Venice Biennale

Nature on display at parallel exhibition

Photographer Teo Chai Guan presents a series of portraits (above) of plants caught in wire fences.
Photographer Teo Chai Guan presents a series of portraits (above) of plants caught in wire fences.PHOTO: TEO CHAI GUAN
Artist Laila Azra showcases an abstract mixed media painting and video installation called 1Nusa (above).
Artist Laila Azra showcases an abstract mixed media painting and video installation called 1Nusa (above).PHOTO: COURTESY OF LAILA AZRA

Two giant red chillies have sprung up in a garden in Venice after a six-week-long voyage across the seas from Asia.

The 2m-high, 850kg bronze sculpture of entwined chillies (on Page D1) - lowered onto the grounds of the Giardini Marinaressa by a crane a fortnight ago - is the creation of Singaporean artist Kumari Nahappan.

It will be on display as part of the group exhibition Personal Structures, which begins on Saturday and runs parallel to the Venice Biennale.

Nahappan, 65, is known for her large-scale works, which range from a huge sculpture of nutmeg and mace at Ion Orchard, to an installation for the 2013 Singapore Biennale where she heaped 4,000kg of saga seeds in a red room.

"The forms that I choose are very simple, very ordinary," says the 65-year-old. "Very often, when you see something every day, you tend to be quite dismissive of it. But when it becomes really large, it becomes quite impactful. It provokes a lot more thought.

"Nature is always much larger than man. I like to turn things the other way round, to see ourselves small, and for things I work with to become bigger."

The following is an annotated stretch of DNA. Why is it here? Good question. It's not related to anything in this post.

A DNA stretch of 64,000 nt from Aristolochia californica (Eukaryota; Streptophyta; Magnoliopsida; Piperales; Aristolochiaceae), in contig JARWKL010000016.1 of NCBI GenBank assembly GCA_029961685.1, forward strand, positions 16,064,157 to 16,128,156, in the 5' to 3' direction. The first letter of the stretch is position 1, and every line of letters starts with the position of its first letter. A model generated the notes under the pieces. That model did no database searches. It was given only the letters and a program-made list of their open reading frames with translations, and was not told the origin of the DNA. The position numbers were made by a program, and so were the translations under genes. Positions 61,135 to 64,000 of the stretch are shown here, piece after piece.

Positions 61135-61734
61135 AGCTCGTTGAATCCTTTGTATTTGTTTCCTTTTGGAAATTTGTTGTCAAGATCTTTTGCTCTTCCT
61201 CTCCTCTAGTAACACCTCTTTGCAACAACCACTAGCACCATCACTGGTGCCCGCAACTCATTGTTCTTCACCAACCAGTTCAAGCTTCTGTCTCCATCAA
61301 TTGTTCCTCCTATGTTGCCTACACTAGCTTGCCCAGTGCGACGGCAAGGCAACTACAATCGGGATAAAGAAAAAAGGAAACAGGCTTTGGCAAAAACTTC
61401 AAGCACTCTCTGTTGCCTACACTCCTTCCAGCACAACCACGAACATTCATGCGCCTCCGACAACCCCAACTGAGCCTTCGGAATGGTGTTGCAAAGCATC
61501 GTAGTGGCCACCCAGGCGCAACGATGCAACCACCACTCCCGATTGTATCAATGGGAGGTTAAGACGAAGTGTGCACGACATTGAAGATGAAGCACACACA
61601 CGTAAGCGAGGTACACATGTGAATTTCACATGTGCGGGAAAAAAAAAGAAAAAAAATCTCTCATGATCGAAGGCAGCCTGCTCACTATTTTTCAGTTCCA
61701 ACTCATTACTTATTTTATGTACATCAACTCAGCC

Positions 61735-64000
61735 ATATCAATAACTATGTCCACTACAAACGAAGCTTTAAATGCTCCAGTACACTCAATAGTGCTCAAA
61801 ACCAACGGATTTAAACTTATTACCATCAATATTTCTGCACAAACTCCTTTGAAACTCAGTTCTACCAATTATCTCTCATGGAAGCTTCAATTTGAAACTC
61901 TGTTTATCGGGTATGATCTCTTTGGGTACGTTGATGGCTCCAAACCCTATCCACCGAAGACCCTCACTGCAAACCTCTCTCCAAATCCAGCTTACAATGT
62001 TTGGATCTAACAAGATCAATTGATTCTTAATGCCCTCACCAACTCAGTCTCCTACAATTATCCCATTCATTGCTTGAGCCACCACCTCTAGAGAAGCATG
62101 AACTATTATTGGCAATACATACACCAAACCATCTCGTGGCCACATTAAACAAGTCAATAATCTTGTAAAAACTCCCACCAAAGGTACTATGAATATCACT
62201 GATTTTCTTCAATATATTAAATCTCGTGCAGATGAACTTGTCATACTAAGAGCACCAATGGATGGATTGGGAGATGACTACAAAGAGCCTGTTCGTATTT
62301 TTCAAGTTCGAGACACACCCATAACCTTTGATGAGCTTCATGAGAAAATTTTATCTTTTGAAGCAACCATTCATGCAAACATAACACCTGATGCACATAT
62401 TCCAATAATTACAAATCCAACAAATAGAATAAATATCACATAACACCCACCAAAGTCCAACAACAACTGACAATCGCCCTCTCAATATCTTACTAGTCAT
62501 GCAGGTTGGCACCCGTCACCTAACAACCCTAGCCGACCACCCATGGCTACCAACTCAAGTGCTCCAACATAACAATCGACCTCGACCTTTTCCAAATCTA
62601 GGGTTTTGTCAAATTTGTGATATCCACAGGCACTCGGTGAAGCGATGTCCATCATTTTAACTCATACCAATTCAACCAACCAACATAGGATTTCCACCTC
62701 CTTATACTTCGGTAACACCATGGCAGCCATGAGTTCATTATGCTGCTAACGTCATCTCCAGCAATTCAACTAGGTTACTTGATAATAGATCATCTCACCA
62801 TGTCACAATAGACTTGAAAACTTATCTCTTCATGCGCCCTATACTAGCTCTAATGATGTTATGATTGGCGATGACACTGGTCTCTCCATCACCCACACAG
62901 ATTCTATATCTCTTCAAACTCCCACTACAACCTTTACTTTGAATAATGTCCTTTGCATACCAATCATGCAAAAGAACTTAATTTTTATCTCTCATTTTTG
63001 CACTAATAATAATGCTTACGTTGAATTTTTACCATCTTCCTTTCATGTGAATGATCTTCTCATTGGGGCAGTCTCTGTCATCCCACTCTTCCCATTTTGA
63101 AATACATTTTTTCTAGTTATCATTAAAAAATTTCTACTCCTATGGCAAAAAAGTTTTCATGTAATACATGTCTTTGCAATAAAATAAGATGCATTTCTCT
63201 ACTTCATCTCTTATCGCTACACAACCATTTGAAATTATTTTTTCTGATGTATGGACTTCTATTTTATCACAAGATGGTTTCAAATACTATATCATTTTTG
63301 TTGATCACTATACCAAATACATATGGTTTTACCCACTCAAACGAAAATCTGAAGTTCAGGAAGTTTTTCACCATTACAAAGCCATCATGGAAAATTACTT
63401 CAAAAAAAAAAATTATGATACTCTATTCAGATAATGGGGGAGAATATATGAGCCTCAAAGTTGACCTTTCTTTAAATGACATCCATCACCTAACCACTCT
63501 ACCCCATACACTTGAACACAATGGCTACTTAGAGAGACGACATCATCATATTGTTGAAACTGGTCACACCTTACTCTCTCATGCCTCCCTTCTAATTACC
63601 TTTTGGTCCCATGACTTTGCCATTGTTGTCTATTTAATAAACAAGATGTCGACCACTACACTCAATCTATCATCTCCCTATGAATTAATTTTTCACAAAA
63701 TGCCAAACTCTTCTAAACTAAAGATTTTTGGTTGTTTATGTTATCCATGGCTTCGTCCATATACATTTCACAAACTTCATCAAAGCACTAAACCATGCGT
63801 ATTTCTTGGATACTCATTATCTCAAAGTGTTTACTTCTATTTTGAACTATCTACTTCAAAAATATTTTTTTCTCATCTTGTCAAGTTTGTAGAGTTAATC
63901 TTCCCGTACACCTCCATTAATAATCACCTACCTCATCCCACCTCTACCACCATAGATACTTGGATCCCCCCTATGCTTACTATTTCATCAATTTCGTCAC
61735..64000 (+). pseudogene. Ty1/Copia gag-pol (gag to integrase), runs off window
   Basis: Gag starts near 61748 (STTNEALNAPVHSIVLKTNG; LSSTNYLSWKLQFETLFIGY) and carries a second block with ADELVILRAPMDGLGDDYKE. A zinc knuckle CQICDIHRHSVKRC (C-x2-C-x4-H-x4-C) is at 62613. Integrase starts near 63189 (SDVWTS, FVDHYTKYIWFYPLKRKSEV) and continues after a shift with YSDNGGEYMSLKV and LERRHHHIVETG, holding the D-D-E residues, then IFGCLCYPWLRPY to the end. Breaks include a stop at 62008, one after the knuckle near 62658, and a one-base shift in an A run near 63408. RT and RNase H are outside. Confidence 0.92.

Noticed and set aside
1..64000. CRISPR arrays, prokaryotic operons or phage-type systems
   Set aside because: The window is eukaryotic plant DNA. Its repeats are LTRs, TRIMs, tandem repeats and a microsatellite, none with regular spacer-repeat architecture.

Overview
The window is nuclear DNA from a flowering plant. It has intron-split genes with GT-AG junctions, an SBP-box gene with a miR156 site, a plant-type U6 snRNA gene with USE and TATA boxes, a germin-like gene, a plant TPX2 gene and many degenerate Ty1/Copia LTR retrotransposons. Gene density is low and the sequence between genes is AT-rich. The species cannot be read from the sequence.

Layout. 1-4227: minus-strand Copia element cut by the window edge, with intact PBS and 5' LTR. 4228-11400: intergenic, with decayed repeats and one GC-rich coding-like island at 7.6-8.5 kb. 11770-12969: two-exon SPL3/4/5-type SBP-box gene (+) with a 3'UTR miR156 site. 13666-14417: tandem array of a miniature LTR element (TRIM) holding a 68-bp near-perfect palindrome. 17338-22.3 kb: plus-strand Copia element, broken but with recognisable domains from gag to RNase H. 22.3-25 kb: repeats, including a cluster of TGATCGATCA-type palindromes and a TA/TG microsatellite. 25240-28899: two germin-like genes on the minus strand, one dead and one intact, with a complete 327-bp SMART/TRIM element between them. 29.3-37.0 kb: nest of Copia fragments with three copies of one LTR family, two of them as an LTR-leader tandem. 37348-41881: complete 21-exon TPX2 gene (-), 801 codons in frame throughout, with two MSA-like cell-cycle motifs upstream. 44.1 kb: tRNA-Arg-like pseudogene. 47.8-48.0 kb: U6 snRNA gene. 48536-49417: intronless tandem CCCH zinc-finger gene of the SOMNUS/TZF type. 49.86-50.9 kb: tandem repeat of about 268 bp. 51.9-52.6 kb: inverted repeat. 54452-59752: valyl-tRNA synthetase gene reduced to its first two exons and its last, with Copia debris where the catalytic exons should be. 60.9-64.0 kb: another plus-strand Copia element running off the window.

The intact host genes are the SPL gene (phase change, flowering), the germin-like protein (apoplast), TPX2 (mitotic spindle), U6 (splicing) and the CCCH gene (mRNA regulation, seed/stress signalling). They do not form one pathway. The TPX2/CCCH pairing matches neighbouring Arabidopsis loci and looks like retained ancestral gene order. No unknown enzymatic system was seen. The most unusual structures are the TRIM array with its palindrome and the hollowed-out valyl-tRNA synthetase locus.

The sculpture in Venice, titled Talktime, responds to notions of conversation, partnerships and time, Nahappan says.

  • VIEW IT /PERSONAL STRUCTURES - IDENTITIES

  • WHERE: Palazzo Bembo, Palazzo Mora and Giardini Marinaressa, Venice, Italy

    WHEN: Sat to Nov 24, 10am to 6pm daily (closed on Tuesdays at Palazzo Bembo, Palazzo Mora)

    ADMISSION: Free

    INFO: https://europeanculturalcentre.eu

One of the things she was thinking of was "the whole idea of 'two' - the chilli being a fruit... When does it become a spice?"

The chillies could be a way for visitors in Venice to connect with the "soul of Asia", suggests the artist, who created the sculpture in a foundry in Ayutthaya, Thailand.

"The whole (chilli) family is so huge. Every time you pick up one, it's got a different form... They are all characters in play."

She has worked on other chilli sculptures in the past - including one that was presented to former United States secretary of state Hillary Clinton as an official gift from Singapore. This is not her first time showing her work in Venice - she exhibited red saga seeds in Venice two years ago at another art festival running parallel to the Biennale.

The Personal Structures exhibition, organised by the European Cultural Centre, runs in three locations and brings together acclaimed and up-and-coming artists from around the world.

Nahappan, whose chillies will be in Venice for the next six months, is one of several Singapore-based artists exhibiting their work there.

Over at the Palazzo Bembo, a palace-turned-hotel and exhibition space, there will be several photos by commercial and fine art photographer Teo Chai Guan. These are his portraits of plants caught in the wire fences of places in Singapore earmarked for development.

Artist Laila Azra, meanwhile, will present an abstract mixed media painting and video installation called 1Nusa - a meditation on personal identity and national unity.

A version of this article appeared in the print edition of The Straits Times on May 07, 2019, with the headline 'Nature on display at parallel exhibition'. Print Edition | Subscribe